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Chris Perkins and Martin Dodge

Visual representations have often played a crucial role in imagining future urban forms. In the aftermath of the Second World War, a noteworthy new genre of urban plan was published in Britain, most deploying seductively optimistic illustrations of ways forward not only for the reconstruction of bomb-damaged towns and cities but also for places left largely undamaged. Visual representations have often played a crucial role in imagining future urban forms. In the aftermath of the Second World War, a noteworthy new genre of urban plan was published in Britain, most deploying seductively optimistic illustrations of ways forward not only for the reconstruction of bomb-damaged towns and cities but also for places left largely undamaged. This paper assesses the contribution of visual elements in this,process with a detailed case study of the maps, statistical charts, architectural drawings and photographs enrolled into the 1945 City of Manchester Plan. The cultural production of these visual representations is evaluated. Our analysis interprets the form, symbology and active work of different imagery in the process of reimagining Manchester, but also assesses the role of these images as markers of a particular moment in the cultural economy of the city. This analysis is carried out in relation to the ethos of the Plan as a whole.

Bulletin of the John Rylands Library
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The tense of citizenship
Ben Silverstein

Yang describe ‘Native futures’ as ‘the unwritten possibilities made possible by an ethic of incommensurability’, of the co-presence of settler and native in a relationship that refuses negation. This drives us away from ‘futurity-as-inclusion’ and instead towards a futurity as incessantly questioning tension, as persistent indeterminacy that approaches a horizon of justice. 25 As I write, a formal process for recognition of Indigenous people in the Australian Constitution has reached yet another crisis. On the fiftieth

in Governing natives
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Guillaume Dustan and Erik Rémès
Victoria Best and Martin Crowley

In 1971, considering the Sadean libertine’s preference for penetrating his female victims anally rather than vaginally, Roland Barthes argues that this preference allows the libertine to produce the transgressive meaning of his act: choosing anal intromission in a body which also offers vaginal intromission as a possibility, the libertine refuses the values of productivity, futurity and vitality

in The new pornographies
Queer debates and contemporary connections
Kaye Mitchell

’ figure, one who is ‘opposed, in dominant fantasy, to life and futurity both’.10 The attitude that allows Nick (in The Line of Beauty) to be part of the Feddens’ world while still, he believes, exempting him from any more corrupting ‘associations with Thatcherism’ presents an idea of ‘ironic detachment’ as muting (or, more strongly, refusing) political responsibility.11 Meanwhile, the ‘mournful subjectivity of Hollinghurst’s protagonist and his text’ (again, The Line of Beauty) that Flannery connects to James might also be understood as speaking to the melancholic

in Alan Hollinghurst
Explicit sex in recent French fiction and film

This book examines that body of recent French literary and cinematic productions which have been characterised by their reference to, use of, or complicity with the aesthetics, the codes, the tropes or the world of pornography, and which have made a significant cultural impact on the basis of this dimension. It considers the insistent heterosexuality of most contemporary pornographic citation, exploring a range of texts and films, and taking in the female perspective on the male and the male perspective on the female. The book discusses the work of Guillaume Dustan and Erik Remes, whose explicit representations of sexual activity intervene into debates about the place of gay and queer identities in contemporary France, particularly with reference to sexual practice in the light of the AIDS epidemic. The book explores the conflicted sexual space, considering the perspectives of men and women in turn, starting somewhat unconventionally with women's art. It addresses Catherine Breillat's work in terms of its relation to the pornographic. The book also explains that the homophobic dismissal of homosexuality, and its defiant, resistant assertion, sometimes rely on the figure of anality as a kind of shorthand for their arguments about the relationship between desire, productivity, anatomy, futurity, community, and so on. Michel Houellebecq's treatment of questions of gender, most especially the portrayal of women, including the discourses of misogyny and anti-feminism, is discussed. The book also looks at the concept of child pornography, romantic comedy, and the growing impact of independent cinema.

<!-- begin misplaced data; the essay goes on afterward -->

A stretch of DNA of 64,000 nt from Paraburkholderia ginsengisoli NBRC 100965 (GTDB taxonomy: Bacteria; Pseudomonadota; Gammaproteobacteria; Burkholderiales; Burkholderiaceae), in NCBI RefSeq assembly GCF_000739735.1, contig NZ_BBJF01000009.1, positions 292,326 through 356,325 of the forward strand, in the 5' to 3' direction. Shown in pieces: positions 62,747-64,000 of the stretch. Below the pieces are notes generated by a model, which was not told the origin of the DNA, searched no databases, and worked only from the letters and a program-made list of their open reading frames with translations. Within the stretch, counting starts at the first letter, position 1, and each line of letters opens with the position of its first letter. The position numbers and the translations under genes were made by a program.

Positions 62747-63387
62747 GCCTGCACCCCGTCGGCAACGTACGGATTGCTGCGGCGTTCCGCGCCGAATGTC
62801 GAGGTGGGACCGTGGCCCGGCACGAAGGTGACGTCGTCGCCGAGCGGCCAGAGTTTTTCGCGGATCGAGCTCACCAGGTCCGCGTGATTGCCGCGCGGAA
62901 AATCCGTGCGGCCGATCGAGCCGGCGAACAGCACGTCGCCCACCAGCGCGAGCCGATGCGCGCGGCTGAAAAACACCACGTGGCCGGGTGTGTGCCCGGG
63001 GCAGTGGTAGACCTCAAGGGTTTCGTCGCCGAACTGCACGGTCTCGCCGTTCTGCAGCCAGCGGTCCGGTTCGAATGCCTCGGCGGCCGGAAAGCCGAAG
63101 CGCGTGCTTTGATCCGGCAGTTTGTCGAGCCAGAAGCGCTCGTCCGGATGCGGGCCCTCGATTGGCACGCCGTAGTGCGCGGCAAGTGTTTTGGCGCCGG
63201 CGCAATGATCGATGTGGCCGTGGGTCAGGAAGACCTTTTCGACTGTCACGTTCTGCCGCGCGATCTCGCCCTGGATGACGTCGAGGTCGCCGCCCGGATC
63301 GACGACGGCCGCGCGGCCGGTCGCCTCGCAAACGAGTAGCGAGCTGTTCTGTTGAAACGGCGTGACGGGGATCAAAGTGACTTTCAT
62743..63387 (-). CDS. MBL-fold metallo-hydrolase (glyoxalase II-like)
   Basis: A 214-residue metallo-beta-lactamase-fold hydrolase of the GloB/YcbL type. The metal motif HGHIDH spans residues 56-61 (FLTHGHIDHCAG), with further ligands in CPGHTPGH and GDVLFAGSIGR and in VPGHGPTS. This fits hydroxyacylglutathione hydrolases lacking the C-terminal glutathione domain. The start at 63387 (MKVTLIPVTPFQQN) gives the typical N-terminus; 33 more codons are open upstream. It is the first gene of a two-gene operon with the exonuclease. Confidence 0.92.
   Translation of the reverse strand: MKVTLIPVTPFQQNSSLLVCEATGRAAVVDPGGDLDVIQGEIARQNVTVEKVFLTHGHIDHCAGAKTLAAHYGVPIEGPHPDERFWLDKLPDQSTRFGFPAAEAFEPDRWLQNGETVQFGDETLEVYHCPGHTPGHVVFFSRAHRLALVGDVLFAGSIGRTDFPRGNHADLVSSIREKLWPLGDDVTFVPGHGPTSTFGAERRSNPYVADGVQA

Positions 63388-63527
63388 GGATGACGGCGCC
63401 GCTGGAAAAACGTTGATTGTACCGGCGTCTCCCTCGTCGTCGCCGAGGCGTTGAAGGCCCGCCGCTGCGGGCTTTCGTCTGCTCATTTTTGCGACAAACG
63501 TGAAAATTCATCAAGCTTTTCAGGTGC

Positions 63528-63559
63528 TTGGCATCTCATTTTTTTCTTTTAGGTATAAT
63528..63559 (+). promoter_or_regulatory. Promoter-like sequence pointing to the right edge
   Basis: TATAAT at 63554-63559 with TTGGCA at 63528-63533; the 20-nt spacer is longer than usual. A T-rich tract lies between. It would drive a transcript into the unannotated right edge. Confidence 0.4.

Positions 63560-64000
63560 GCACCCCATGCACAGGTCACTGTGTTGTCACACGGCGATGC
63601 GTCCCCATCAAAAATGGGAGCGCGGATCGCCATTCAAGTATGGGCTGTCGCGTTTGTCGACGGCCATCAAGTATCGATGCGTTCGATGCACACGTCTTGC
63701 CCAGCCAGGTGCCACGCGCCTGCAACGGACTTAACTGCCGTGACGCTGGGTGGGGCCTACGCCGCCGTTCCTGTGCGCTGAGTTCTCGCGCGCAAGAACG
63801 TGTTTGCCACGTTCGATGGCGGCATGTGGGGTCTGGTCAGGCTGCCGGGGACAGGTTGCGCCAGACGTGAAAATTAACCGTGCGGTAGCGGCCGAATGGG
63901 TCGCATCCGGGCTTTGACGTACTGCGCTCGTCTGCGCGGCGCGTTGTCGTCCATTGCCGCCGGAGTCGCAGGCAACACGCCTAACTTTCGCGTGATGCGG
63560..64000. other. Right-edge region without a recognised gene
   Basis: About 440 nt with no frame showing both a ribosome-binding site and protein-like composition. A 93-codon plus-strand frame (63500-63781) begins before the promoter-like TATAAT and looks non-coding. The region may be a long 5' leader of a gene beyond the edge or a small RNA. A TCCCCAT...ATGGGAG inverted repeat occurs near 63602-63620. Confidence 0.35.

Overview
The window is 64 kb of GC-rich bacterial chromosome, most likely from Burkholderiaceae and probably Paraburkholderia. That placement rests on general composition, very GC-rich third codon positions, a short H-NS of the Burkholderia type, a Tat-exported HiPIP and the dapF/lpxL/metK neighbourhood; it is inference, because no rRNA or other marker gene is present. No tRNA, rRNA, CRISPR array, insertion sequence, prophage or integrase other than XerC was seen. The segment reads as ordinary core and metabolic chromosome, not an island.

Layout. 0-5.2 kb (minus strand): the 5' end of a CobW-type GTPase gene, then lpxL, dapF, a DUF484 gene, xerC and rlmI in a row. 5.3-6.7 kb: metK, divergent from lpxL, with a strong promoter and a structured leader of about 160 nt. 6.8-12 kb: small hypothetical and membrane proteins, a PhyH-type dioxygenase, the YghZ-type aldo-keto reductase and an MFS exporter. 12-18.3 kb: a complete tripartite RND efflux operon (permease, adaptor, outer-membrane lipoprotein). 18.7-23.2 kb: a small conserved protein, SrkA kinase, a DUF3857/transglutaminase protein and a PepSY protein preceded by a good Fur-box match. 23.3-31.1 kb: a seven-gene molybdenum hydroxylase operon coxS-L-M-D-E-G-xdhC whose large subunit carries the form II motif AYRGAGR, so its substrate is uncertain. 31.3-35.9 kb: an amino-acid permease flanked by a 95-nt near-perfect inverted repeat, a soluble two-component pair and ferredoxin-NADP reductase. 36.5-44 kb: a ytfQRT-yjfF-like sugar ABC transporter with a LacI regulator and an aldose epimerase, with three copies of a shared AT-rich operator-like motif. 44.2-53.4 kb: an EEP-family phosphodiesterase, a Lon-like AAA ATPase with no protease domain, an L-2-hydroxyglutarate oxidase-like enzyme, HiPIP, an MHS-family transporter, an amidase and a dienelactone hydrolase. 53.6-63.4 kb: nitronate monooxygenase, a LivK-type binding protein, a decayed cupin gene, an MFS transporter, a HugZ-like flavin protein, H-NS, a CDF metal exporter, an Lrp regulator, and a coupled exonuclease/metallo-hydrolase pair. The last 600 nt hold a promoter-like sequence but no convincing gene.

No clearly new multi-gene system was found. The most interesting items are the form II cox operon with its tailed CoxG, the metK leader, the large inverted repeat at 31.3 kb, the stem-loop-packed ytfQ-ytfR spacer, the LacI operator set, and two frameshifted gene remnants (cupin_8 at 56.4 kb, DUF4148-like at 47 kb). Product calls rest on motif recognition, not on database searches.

Thomas Ligotti and the ‘suicide’ of the human race
Xavier Aldana Reyes and Rachid M'Rabty

Thomas Ligotti, who began writing in the 1980s, is perhaps Gothic's best-kept secret. Until the recent publication of his first two collections of short stories by Penguin, his Gothic work (reminiscent, but by no means derivative, of Poe and Lovecraft) has remained relatively obscure. This chapter explores what could be termed Ligotti's materialistic pessimism, or the belief that conscious and rational life is inherently tragic, as it is largely dominated by the experience of pain and the realisation of the inevitability of death. More specifically, the chapter focuses on one of Ligotti's recurring solutions to the quandary of existence, suicide, in selected stories from Songs of a Dead Dreamer (1986), Grimscribe (1991), Teatro Grottesco (2006) and The Spectral Link (2014), but also in his non-fiction treatise The Conspiracy against the Human Race (2010) and his interviews in Born to Fear (2014). For Ligotti, antinatalism, or mass suicide as a way of preventing future generations from suffering the same fate, becomes an appealing, perhaps even the only real, option for a human race who has, thus far, preferred to believe in the absurdity of futurity and the fallacy of persistence.